Photo used with permission from Rukmini Banerjee
In February, seniors Rukmini Banerjee and Jennifer Liu booked an all-inclusive vacation package — flight, transportation, meals and hotel rooms covered — to unwind at Puerto Vallarta, Mexico for their senior trip. Banerjee and Liu’s friend group had long planned for the trip to be spontaneous in schedule, as their main goal was to “do nothing,” relax and destress from the results-oriented atmosphere of MVHS.
“The past four years has been so stressful — you’re always working towards something … whether it’s working towards taking the SAT, taking subjects, college apps, waiting for decisions, waiting for [waitlists],” Banerjee said. “In Mexico, there’s nothing you’re working towards … We can just do whatever we want. And that’s why we were really really looking forward to the trip because we didn’t really have an itinerary or anything we were supposed to do.”
When the school closure was announced, Banerjee and her friend were initially in denial, presuming that COVID-19 wasn’t a concern in the U.S. given the low number of cases. To Banerjee at the time, the pandemic seemed like a “blip in the road” that countries would eventually rebound from once testing became widespread and a vaccine was developed. As a result, Banerjee’s friend group didn’t fathom that their senior trip would be canceled.
“We were really disappointed because we’ve been looking forward to this for such a long time,” Liu said. “Me and my friends were talking about how when school first got canceled, we were like, ‘Okay, as long as we still have senior prom, as long as we still have [graduation] and the senior trip.’ And then obviously [graduation] got canceled, and senior prom got canceled. We’re just still keeping hope for the senior trip, even though I think we deep down know that’s not going to happen.”
Once cases in the U.S escalated during late March, Banerjee acknowledged that Mexico did not have a prevention plan against COVID-19 — even if the U.S recovered, Mexico wouldn’t be open to tourists.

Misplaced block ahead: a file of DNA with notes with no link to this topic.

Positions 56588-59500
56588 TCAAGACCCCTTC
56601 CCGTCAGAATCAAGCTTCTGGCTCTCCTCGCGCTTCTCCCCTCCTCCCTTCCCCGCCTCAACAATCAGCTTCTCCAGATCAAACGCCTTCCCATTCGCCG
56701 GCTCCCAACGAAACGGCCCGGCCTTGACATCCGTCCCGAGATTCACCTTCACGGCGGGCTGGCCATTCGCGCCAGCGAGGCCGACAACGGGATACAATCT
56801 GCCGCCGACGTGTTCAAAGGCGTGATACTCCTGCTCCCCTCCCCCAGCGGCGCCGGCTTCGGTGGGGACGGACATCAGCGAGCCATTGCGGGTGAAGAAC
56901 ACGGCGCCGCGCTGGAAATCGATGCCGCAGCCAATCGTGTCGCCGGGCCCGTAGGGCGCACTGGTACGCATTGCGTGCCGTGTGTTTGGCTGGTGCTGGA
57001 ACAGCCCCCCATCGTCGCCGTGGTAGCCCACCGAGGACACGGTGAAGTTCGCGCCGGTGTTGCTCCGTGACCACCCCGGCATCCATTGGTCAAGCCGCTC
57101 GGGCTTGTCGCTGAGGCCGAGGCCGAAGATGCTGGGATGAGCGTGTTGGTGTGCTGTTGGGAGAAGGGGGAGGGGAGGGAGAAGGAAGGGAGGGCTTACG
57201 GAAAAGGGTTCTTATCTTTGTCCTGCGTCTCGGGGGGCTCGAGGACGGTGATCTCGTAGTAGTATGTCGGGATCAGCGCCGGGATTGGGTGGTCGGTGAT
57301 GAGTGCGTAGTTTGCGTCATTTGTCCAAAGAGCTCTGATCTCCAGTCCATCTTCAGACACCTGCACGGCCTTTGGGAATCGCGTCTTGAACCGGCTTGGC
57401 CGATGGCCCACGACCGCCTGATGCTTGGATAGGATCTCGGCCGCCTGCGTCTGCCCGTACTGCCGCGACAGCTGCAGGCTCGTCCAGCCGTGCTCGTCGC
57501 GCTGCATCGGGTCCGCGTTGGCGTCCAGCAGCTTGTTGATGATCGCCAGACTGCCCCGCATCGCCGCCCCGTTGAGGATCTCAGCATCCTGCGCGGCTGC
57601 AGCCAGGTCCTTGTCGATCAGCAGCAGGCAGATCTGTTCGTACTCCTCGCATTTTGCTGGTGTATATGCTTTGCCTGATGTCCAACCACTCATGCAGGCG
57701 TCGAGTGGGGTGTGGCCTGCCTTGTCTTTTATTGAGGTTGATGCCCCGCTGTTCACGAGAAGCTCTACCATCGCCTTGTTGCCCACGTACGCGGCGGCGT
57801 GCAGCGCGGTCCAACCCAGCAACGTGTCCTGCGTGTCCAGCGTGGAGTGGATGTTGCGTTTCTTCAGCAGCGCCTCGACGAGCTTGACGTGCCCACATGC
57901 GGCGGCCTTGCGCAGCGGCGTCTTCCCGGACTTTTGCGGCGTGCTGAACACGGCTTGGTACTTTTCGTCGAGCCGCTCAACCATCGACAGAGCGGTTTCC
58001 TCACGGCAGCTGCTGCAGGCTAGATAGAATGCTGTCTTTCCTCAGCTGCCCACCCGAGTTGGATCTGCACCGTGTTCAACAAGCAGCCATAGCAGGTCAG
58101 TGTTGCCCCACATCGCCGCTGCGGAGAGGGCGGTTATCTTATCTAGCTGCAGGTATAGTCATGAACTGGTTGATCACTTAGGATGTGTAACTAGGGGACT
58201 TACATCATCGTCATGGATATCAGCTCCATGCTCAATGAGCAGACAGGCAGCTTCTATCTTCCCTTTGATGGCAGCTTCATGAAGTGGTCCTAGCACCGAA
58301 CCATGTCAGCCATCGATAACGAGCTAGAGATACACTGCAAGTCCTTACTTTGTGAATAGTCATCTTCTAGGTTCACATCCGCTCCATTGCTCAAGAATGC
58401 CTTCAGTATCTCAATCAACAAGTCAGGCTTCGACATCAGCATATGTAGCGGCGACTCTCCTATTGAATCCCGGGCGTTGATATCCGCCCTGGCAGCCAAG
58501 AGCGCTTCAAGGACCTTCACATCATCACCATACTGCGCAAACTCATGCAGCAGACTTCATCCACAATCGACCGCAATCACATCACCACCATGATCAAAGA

To Banerjee, the cancellation of her senior trip made her frustrated at the government’s inaction in responding to COVID-19, as “everyone deserves to have a senior trip.”
“I mean, it’s just like a last hurrah,” Banerjee said. “You’re supposed to be able to just enjoy a few weeks with the people who you cared the most about throughout high school. Now, you don’t even get that. And it’s not as if it’s our fault, like we did something. This is the actions of negligent governments and negligent people who have absolutely no relationship with us. And that’s just really unfair.”
Banerjee says that shelter-in-place helped her realize that she needed to be more grateful for what she had while she still had it, because attending college in the fall, or even an experience such as eating out, may not be possible anymore.
Senior Catherine Choi was also looking forward to enjoying her senior trips: one to Korea with three of her friends and one to Europe with her family. Choi’s sister had just graduated from medical school this year, so Choi viewed the summer as a great opportunity to relax with loved ones at the end of her high school career.
“I’ve been so busy every summer with summer camps or internships so I just wanted to go to Korea [and] see my family in Korea,” Choi said. “And I just really like the Korean culture … I feel like Korea is just really pretty in general — all the road shops are really pretty.”
Choi and her friends had started planning her trip to Korea in 2019, but by February of this year, they became more aware of the threat of COVID-19 and the possibility of travel restrictions or a school closure. In fact, Choi’s friends had joked about embarking on their trip before the shelter-in-place orders that would come in late March.
Currently, Choi is leaving her options open and is still considering eventually moving forward with her senior trip to Korea. She feels that after shelter-in-place orders are lifted, travelling to Korea may not be dangerous in comparison to staying in the U.S. Testing for COVID-19 typically costs around $150 in Korea, compared to thousands of dollars one could expect to spend in the U.S.
“It’s a lot safer to be in Korea because you can get tested whenever you want,” Choi said. “Unlike here, they just asked us to stay home right? … If you get the coronavirus here, it’s really expensive to get treated. But in Korea, … even if we go to the airport and we get coronavirus, [it’s] a lot cheaper [to] get it treated.”
Overall, Banerjee feels that while not everyone has the same vision of a senior trip, every senior should have the option to enjoy one. Though Banerjee notes that her friends’ plan to go to a resort in Mexico is one that may be unusual, even holding a party with friends over the summer can be a great last memory to share with fellow seniors.
“Even if you think that this is a chance you may not have because you’re gonna be too busy in summer or it just won’t work out, you should still plan it,” Banerjee said. “Even though we couldn’t go, we still had the fun of thinking that we were. We had all of the group chats that we were making and [we’d] be like, ‘Oh my god, our hotel has a pool on the roof. Oh my god, the hot tub is open 24 hours.’ And even if we don’t get the actual experience, I’m glad we had the novelty of planning it.”